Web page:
The effect of fluid content on the mechanical behaviour of fractures in chalk

M. Gutierrez et al., The effect of fluid content on the mechanical behaviour of fractures in chalk, ROCK MECH R, 33(2), 2000, pp. 93-117
Citations number
Categorie Soggetti
Geological Petroleum & Minig Engineering
Journal title
ISSN journal
0723-2632 → ACNP
Year of publication
93 - 117
SICI code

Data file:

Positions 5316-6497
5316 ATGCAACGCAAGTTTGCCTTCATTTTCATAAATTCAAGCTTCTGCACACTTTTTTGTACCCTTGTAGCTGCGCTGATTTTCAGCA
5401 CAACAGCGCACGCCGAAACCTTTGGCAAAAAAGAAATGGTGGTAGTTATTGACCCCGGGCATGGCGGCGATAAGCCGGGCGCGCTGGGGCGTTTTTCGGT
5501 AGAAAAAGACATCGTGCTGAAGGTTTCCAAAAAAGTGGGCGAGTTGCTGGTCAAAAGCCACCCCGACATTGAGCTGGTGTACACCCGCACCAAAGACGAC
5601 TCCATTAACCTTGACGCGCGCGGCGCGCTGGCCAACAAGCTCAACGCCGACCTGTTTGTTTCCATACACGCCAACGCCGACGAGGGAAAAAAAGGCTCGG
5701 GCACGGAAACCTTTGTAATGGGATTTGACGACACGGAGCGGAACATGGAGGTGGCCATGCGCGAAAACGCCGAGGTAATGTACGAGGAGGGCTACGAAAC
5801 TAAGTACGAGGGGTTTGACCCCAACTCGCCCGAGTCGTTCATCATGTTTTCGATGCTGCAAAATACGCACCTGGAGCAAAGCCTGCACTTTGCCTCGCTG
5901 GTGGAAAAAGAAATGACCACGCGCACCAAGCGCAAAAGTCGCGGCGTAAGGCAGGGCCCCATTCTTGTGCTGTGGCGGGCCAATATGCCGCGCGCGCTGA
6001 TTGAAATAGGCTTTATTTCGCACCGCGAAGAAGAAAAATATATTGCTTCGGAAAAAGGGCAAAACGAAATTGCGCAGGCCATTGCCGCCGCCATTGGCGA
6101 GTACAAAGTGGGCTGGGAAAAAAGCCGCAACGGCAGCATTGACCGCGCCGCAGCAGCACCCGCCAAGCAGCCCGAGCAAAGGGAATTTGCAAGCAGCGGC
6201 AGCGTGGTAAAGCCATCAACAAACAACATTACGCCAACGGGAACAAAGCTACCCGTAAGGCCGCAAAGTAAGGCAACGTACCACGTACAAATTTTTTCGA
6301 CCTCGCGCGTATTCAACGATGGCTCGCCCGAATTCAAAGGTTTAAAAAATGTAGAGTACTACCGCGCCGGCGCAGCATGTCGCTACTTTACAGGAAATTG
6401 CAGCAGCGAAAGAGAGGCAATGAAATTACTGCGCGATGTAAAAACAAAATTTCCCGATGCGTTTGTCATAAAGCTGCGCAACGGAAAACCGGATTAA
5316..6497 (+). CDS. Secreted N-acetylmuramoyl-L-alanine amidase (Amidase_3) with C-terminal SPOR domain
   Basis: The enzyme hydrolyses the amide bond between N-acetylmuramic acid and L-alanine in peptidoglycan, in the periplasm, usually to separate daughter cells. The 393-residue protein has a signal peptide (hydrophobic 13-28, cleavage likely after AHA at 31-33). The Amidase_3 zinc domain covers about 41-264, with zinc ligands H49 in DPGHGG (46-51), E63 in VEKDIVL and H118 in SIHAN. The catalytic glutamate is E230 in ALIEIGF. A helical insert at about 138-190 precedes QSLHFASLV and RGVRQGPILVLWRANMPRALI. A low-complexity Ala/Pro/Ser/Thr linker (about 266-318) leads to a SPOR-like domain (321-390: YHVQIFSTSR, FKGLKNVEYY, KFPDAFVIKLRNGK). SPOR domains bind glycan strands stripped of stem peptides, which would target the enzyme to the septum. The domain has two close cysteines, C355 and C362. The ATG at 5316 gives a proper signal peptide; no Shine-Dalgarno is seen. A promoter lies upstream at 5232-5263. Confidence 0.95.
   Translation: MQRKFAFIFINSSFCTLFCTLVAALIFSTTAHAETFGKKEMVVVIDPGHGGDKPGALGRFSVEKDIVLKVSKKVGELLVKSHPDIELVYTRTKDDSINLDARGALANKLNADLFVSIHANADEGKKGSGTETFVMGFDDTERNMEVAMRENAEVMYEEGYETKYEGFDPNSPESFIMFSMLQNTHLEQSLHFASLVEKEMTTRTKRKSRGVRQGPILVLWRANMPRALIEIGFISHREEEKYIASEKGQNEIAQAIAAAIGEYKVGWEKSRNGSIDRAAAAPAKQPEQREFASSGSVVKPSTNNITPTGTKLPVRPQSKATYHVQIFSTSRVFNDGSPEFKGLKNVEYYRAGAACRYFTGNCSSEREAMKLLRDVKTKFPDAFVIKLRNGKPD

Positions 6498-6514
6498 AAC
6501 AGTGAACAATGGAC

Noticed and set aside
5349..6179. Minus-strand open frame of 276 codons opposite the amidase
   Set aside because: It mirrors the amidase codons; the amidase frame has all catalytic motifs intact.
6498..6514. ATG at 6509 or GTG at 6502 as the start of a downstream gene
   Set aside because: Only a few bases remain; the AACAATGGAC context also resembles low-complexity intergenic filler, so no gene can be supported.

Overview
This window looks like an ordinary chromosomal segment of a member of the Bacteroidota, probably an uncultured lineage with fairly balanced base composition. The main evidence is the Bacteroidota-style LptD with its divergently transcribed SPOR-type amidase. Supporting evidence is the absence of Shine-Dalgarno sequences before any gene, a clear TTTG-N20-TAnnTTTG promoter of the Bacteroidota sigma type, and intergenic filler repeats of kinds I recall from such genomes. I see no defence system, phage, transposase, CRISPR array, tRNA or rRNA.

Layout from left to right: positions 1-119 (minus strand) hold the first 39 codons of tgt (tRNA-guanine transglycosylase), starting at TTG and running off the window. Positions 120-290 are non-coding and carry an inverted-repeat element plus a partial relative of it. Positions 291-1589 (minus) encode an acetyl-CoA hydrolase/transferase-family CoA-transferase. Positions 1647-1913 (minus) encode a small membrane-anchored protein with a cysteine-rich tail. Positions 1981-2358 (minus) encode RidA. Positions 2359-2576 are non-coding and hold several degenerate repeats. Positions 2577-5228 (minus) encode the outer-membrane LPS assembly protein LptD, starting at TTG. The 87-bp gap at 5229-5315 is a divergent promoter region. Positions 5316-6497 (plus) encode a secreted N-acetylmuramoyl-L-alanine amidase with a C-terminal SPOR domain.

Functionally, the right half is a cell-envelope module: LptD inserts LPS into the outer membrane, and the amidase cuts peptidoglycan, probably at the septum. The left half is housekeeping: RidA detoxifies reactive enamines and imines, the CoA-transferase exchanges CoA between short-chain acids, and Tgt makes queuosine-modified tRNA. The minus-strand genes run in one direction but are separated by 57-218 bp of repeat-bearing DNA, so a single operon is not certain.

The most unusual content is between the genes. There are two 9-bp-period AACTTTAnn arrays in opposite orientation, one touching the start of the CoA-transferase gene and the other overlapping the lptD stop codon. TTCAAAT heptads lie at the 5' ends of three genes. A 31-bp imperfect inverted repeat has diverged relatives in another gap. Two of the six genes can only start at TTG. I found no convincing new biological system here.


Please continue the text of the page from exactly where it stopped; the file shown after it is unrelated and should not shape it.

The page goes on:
The paper presents an experimental study on the effects of fluid content on the mechanical behaviour of natural fractures in chalk. The aims of the st udy are to provide better understanding of the mechanisms of chalk-fluid in teraction, in general, and to explain the behaviour of petroleum chalk rese rvoirs during water injection, in particular. The experiments were carried out on Lagerdorf chalk using the direct shear apparatus. Two types of fluid s were used in the tests: 1) water, and 2) synthetic oil. Lagerdorf chalk i s a water-wet material which will develop capillary pressures upon contact with water. Initially saturating the chalk with oil will enhance the water wettability by inducing additional capillary forces between water and the n on-wetting oil. In addition to the tests on fractured chalk samples, unconf ined compression and direct shear tests on intact chalk samples were perfor med. The results showed significant differences in the strength and deforma tion characteristics of intact chalk initially saturated with different flu ids. Intact water-saturated chalk showed lower deformation modulus (about 5 0%) and lower peak (also about 50%) and residual shear strength than the oi l-saturated chalk. Water injection in initially oil-saturated fractures res ulted in significant normal deformation under constant effective normal str ess and shear stress relaxation under fixed shear displacement. The water-i nduced deformation occurred almost instantaneously after only a few cm(3) o f water had been injected into the fracture, and further injection of water did not increase the water-induced deformation. After water injection, fra ctures in initially oil-saturated chalk showed significantly lower normal a nd shear stiffnesses and lower shear strength. The weakening in shear is at tributed partly to the reduction in the basic friction angle, phi(b), and t his reduction was verified in a series of tilt tests to measure the frictio nal resistance between smooth edges of core samples of chalk. The reduction in the basic friction angle implies that the interaction of chalk with wat er is governed not only by capillary forces, as postulated in several previ ous studies, but also by chemical and/or physio-chemical effects.